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Late nights and less sleep may lead to weight gain

Night owls take note: your late-night habits may be increasing your chance of gaining weight, with research showing that late bedtimes and less sleep can lead to higher calorie intake.

BMJ Group News

What do we know already?


Several studies have suggested that a lack of sleep can increase the chance of weight gain and obesity. How sleep might affect weight isn’t entirely clear. Some studies have shown that a lack of sleep affects hormones that help control our appetite. Others have suggested that people eat more calories to make up for the tiring effects of lost sleep, and that people who stay up late tend to sleep less overall and eat more calories during their extended waking hours.

However, these are mostly theories, as few good-quality studies have explored the link between sleep, eating, and weight gain. To help fill this gap in what we know, researchers recruited 225 healthy, non-obese people (aged 22 to 50 years old) to live in a sleep laboratory for 12 to 18 days. They randomly selected participants to have five nights of either:

  • Restricted sleep, which meant they spent four hours in bed, from 4 a.m. to 8 a.m., or
  • Unrestricted sleep, which meant they spent 10 hours in bed, from 10 p.m. to 8 a.m.

During the day, people had regular meals and could also eat at other times, as food was always available in the kitchen. What food they ate and their weight were closely monitored, so the researchers could compare the two groups to see whether restricted sleep increased the chance of weight gain. The researchers also tracked how many calories a smaller group of people consumed each day.

What does the new study say?

People with restricted sleep ate more calories than those with unrestricted sleep. Interestingly, all of these extra calories (around 550, on average) were from food consumed between 10 p.m. and 4 a.m. When eating late at night, people also got more of their calories from fat than at other times of the day.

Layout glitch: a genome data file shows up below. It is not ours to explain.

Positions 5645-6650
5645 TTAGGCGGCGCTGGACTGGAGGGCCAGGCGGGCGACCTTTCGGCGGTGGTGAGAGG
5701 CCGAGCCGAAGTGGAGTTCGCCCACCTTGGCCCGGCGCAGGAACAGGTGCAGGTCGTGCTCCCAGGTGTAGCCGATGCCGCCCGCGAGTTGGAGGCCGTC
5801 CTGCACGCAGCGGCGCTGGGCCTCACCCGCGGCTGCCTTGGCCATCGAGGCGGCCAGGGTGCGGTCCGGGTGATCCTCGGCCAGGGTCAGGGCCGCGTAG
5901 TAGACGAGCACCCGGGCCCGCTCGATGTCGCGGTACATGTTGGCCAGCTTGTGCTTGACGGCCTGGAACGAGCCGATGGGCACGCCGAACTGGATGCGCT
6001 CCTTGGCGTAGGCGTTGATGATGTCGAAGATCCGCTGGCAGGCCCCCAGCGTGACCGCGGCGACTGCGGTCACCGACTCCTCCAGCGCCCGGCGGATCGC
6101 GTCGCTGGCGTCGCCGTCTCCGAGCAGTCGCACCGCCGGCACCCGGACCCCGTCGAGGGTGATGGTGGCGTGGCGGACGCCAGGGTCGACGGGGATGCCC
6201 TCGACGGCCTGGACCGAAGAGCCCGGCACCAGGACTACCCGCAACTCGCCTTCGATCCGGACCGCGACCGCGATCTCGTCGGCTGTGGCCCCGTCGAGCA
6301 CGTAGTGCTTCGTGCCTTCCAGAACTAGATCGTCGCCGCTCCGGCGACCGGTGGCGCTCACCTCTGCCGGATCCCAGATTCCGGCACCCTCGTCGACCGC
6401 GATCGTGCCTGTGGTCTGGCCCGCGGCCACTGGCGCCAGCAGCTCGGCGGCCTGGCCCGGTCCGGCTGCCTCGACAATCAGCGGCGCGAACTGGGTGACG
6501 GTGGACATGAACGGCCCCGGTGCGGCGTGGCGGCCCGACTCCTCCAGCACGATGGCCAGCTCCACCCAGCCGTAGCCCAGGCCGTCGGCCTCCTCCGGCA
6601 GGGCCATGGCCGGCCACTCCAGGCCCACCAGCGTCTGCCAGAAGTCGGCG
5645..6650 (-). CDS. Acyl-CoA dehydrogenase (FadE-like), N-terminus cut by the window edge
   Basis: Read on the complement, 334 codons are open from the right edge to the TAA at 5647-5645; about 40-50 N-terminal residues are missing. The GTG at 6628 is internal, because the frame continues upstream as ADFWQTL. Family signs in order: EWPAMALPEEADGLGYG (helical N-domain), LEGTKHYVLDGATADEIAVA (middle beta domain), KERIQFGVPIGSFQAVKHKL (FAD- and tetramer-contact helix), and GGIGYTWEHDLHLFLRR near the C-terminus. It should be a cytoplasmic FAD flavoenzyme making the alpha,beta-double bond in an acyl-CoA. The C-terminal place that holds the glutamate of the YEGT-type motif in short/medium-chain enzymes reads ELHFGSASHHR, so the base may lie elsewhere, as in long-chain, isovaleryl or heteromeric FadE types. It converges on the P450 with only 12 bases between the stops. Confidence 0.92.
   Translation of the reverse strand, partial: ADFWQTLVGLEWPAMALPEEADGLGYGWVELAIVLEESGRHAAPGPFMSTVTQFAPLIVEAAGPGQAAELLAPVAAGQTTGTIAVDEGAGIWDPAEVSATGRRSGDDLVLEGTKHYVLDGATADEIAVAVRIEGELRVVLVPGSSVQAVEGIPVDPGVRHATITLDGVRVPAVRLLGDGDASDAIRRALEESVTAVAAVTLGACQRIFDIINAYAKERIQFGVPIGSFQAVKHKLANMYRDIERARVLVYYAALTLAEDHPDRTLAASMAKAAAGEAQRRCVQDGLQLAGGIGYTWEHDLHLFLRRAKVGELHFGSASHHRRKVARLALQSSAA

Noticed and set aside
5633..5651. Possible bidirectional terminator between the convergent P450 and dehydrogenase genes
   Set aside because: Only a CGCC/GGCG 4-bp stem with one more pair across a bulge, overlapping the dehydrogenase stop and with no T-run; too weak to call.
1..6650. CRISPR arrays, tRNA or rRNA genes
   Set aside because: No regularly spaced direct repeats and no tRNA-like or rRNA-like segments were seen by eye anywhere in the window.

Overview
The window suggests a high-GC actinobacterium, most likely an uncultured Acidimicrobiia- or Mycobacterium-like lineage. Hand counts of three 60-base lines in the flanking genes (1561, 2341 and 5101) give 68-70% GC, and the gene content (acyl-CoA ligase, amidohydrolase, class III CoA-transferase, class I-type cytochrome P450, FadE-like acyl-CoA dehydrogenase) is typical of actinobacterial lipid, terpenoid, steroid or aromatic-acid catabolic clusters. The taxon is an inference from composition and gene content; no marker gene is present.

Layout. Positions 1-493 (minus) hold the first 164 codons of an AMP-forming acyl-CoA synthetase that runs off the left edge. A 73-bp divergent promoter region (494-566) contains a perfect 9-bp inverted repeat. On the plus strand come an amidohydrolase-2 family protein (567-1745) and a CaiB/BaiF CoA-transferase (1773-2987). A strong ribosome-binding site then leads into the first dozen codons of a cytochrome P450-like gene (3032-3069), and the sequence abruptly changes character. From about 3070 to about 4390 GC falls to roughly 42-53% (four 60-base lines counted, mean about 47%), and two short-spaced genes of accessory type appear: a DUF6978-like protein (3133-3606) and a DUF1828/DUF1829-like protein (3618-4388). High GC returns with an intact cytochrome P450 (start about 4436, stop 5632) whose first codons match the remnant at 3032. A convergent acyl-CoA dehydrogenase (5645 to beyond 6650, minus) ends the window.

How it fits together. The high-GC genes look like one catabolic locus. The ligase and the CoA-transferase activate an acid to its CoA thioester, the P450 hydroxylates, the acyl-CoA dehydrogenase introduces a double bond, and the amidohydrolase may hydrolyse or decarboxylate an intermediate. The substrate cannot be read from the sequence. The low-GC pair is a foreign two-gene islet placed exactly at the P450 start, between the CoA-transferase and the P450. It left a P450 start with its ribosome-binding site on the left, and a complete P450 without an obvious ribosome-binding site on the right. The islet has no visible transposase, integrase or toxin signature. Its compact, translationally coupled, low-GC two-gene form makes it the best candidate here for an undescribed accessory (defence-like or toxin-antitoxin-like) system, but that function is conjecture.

On average, people with restricted sleep gained nearly a kilogram of weight during the study, while those with unrestricted sleep gained only one-tenth of a kilogram.

How reliable is the research?

These findings should be reliable, as this was a good-quality study. However, it’s worth noting that the study only included people who were healthy, fairly young, and not obese. So it’s not clear whether these findings apply to other groups of people. Also, the participants weren’t able to exercise during the study and might not have had access to all the foods they usually ate. These things might have had an effect on the findings.

The study was also fairly short. So it can’t tell us how late nights and less sleep might affect a person’s weight over a long period.

What does this mean for me?

This study provides good evidence that restricted sleep can increase how many calories people eat and lead to weight gain, at least in the short term. If you tend to stay up late and get little sleep, these findings may be especially pertinent to you, as after 10 p.m. was when people typically got their extra calories, rather than during the day.

Most people need between six and eight hours of sleep a night. If you have trouble falling asleep or staying asleep, you can speak to your doctor about ways to make sure you get the sleep you need.

Published on July 03, 2013

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